U.S. Pat. No. 4,226,248, issued to Samir Manoli, describes a phonocephalographic device, which is used to passively, non-invasively monitor sounds from the surface and cavities of a patient's head and correlate these sounds with a person's elecytrocardiagraph (ECG). A pair of insertable ear microphones of ample sensitivity are inserted into the patient's ears, where they detect sounds from the surface and cavities of the head. These signals are processed, with the processing including the filtering of these signals through a frequency analyzer, which is made up of four Butterworth filters with a variable center frequency of between 150 Hz and 1000 Hz. In addition, the output signals may be passed to a oscillator for display on an oscilloscope, and or may be displayed on a chart recorder. As such, this apparatus may be used to diagnose certain medical problems of the patient, including tinnitus.
 U.S. Pat. No. 4,759,070, issued to Barry Voroba et al., describes a patient controlled master hearing aid. The device includes a hearing test module and an operator's and patient's console. Based on this testing apparatus, the patient can select electronic components to be employed in his or her hearing aid, which can be configured to address tinnitus. Testing and selection of a tinnitus masker are performed using a pseudo-random generator, which is connected to circuits through an analog switch. U.S. Pat. No. 4,984,579, issued to Paul Burgert et al., describes a portable apparatus for treating afflictions of the ear. The apparatus temporarily changes the pressure in the ear canal to alleviate Meniere's symptoms, such as hearing loss, vertigo, tinnitus, nausea, and aural fullness, in which the patient can facilitate immediate self-treatment.
 U.S. Pat. No. 5,024,612, issued to van den Honert et al., describes an external ear canal pressure regulating device and tinnitus suppression device. This device uses an in-the-canal external ear pressure-regulating device to alter the pressure of the fluid within the external ear canal. The device includes an earplug with a bulbous portion, which contacts the wall of the external ear canal and creates a seal that seals the external ear canal interior from the ambient environment. The earplug is inserted into the ear canal, and the bulbous end is compressed. Fluid is passed outwardly into the ambient environment through a valve, creating negative pressure in the exterior ear canal, which pulls the eardrum out. This decreases the pressure in the inner ear space. Once the bulbous end is released, it re-expands. This process can be repeated until the desired pressure differential, or tinnitus relief, is achieved.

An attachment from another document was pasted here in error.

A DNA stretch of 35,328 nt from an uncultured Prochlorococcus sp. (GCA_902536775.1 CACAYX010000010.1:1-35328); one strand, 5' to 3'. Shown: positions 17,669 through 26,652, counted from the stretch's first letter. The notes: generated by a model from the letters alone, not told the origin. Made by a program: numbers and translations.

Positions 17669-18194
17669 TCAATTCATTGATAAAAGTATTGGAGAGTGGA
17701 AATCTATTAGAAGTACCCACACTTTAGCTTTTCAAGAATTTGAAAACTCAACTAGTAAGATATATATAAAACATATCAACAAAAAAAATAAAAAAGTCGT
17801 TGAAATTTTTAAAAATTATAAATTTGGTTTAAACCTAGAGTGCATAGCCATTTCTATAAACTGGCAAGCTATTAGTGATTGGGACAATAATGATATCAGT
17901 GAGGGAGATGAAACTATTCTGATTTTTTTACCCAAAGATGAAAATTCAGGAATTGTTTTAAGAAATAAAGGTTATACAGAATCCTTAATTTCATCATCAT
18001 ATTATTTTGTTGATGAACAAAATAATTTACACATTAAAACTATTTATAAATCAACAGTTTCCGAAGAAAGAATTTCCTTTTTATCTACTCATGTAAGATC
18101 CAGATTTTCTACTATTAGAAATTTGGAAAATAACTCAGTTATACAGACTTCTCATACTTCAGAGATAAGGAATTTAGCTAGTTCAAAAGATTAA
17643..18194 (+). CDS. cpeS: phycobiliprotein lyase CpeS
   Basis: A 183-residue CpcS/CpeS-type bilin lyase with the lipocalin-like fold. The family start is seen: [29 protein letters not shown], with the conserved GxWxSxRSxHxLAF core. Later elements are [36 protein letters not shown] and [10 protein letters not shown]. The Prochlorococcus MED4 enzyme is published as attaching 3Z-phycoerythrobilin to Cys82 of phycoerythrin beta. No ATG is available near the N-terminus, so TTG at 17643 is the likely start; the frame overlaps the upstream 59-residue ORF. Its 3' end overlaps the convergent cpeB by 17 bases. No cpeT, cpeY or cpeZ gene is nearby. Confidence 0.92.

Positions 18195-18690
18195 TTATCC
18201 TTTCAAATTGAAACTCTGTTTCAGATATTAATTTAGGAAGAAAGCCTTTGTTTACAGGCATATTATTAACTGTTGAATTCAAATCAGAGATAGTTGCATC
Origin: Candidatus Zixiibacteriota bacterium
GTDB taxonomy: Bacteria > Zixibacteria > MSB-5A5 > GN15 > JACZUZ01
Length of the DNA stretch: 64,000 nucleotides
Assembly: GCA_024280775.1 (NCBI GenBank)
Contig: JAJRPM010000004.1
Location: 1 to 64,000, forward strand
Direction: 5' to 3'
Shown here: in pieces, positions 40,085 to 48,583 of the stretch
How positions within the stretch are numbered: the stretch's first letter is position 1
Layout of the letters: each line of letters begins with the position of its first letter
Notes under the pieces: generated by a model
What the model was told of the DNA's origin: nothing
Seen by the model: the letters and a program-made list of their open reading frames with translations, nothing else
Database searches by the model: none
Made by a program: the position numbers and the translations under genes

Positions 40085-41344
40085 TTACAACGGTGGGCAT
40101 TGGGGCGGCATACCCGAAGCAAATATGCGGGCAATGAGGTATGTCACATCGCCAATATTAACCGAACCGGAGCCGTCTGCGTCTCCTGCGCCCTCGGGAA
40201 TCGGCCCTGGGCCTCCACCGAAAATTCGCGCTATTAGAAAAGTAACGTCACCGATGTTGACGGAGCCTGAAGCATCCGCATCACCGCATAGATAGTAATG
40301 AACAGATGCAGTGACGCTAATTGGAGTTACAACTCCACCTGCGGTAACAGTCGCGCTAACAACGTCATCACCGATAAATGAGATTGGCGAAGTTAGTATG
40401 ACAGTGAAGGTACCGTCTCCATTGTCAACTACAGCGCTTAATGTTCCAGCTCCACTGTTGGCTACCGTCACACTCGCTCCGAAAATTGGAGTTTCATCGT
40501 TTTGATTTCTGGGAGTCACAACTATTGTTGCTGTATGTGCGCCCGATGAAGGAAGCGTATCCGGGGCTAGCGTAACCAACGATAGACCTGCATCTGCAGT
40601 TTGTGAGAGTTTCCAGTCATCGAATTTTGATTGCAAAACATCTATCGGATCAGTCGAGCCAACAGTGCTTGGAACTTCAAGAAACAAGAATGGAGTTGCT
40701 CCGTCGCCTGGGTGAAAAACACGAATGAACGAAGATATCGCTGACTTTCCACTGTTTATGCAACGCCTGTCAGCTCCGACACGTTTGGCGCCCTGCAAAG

U.S. Pat. No. 5,167,236, issued to Franz Junker, describes a tinnitus masker having an electric circuit arranged in a housing and an earpiece which produces a sound spectrum that masks the tinnitus. The sound spectrum contains a line spectrum with a fundamental tone, with an adjustment range of the fundamental tone of from 0.125 kHz to 20 kHz.
 U.S. Pat. No. 5,325,827, issued to Saren Westermann, describes a tinnitus masker which uses one or more signal generators, a controllable amplifier, one or two electroacoustic transducers for converting the electrical signals into acoustic signals, and a voltage source. The signal generators generate a continuously repeated, sinusoidal pure tone signal which slowly moves through the audio frequency range and whose cycle duration can be adjusted between 0.1 and 1000 seconds.